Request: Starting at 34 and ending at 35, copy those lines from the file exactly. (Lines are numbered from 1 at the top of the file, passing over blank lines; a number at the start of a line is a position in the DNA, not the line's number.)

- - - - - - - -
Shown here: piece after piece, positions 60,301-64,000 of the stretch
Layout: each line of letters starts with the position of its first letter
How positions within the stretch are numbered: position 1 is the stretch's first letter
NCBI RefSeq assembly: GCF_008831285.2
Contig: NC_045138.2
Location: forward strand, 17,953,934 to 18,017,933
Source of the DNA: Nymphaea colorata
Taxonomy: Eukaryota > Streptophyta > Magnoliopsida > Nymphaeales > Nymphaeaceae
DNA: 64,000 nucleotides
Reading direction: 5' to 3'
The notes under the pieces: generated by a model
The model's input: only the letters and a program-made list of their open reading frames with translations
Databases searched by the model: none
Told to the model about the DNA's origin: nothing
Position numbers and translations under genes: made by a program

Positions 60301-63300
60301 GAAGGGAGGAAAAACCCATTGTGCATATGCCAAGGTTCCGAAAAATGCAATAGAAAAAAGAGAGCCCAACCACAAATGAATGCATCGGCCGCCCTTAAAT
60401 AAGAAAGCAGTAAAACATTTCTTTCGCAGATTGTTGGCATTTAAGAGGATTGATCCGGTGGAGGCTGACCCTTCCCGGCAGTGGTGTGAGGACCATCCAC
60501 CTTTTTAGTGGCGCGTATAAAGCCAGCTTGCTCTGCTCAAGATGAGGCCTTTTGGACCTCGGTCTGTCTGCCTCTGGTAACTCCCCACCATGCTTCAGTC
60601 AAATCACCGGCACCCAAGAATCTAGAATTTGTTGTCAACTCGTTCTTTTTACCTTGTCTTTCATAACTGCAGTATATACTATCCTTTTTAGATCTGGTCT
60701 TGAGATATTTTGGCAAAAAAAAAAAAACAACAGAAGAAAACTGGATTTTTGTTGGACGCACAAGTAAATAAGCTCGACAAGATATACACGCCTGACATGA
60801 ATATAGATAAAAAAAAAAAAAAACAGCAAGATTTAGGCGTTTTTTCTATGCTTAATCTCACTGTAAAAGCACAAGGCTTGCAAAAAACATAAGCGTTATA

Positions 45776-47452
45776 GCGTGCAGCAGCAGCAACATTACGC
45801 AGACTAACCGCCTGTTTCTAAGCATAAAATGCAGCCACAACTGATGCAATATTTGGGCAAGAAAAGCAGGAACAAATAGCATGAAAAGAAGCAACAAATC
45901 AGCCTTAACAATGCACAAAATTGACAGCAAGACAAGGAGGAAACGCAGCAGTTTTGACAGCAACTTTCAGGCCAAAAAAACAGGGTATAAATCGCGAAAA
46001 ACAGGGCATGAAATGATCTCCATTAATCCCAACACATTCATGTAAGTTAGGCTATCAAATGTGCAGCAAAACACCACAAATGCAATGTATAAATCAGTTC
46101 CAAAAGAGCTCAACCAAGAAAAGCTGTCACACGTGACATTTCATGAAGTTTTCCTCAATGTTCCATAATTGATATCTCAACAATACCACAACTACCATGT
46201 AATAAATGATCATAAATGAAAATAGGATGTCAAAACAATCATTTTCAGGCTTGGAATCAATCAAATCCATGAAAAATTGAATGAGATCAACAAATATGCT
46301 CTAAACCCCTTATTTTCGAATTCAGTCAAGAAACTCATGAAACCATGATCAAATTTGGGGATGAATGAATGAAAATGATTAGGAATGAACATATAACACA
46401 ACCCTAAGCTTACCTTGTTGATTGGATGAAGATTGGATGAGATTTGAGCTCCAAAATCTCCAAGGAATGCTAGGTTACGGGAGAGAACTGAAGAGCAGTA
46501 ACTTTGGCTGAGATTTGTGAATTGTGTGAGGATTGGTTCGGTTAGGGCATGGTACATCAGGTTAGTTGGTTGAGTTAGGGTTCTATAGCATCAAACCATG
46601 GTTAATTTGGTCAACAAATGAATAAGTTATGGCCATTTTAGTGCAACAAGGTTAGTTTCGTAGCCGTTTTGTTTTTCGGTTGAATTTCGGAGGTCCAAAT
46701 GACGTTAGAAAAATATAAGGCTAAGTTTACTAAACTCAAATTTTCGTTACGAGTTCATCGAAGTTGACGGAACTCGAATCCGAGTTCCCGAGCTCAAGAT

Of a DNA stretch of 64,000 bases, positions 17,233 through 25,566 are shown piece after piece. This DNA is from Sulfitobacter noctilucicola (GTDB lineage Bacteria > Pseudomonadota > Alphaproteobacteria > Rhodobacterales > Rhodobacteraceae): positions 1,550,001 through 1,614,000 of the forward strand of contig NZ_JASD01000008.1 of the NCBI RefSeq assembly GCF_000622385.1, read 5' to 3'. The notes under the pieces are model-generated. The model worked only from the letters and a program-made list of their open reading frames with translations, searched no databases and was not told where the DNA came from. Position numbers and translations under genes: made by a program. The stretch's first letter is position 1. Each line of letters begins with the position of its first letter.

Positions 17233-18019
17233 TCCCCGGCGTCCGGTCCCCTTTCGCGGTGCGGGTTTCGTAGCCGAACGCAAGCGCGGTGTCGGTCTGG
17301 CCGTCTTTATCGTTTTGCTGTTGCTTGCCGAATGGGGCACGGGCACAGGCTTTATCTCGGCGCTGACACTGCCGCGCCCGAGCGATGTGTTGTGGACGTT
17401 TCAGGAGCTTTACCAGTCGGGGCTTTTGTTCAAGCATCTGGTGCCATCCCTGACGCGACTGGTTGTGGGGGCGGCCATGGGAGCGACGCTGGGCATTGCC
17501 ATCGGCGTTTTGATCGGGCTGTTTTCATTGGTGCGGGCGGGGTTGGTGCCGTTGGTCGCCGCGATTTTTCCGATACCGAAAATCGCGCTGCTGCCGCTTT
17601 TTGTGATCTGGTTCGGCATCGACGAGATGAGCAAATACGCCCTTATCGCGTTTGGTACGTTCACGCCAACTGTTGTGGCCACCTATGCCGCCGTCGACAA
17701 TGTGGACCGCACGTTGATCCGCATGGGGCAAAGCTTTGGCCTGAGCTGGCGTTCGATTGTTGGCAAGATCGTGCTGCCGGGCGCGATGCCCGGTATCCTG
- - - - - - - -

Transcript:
46701 GACGTTAGAAAAATATAAGGCTAAGTTTACTAAACTCAAATTTTCGTTACGAGTTCATCGAAGTTGACGGAACTCGAATCCGAGTTCCCGAGCTCAAGAT

Of a DNA stretch of 64,000 bases, positions 17,233 through 25,566 are shown piece after piece. This DNA is from Sulfitobacter noctilucicola (GTDB lineage Bacteria > Pseudomonadota > Alphaproteobacteria > Rhodobacterales > Rhodobacteraceae): positions 1,550,001 through 1,614,000 of the forward strand of contig NZ_JASD01000008.1 of the NCBI RefSeq assembly GCF_000622385.1, read 5' to 3'. The notes under the pieces are model-generated. The model worked only from the letters and a program-made list of their open reading frames with translations, searched no databases and was not told where the DNA came from. Position numbers and translations under genes: made by a program. The stretch's first letter is position 1. Each line of letters begins with the position of its first letter.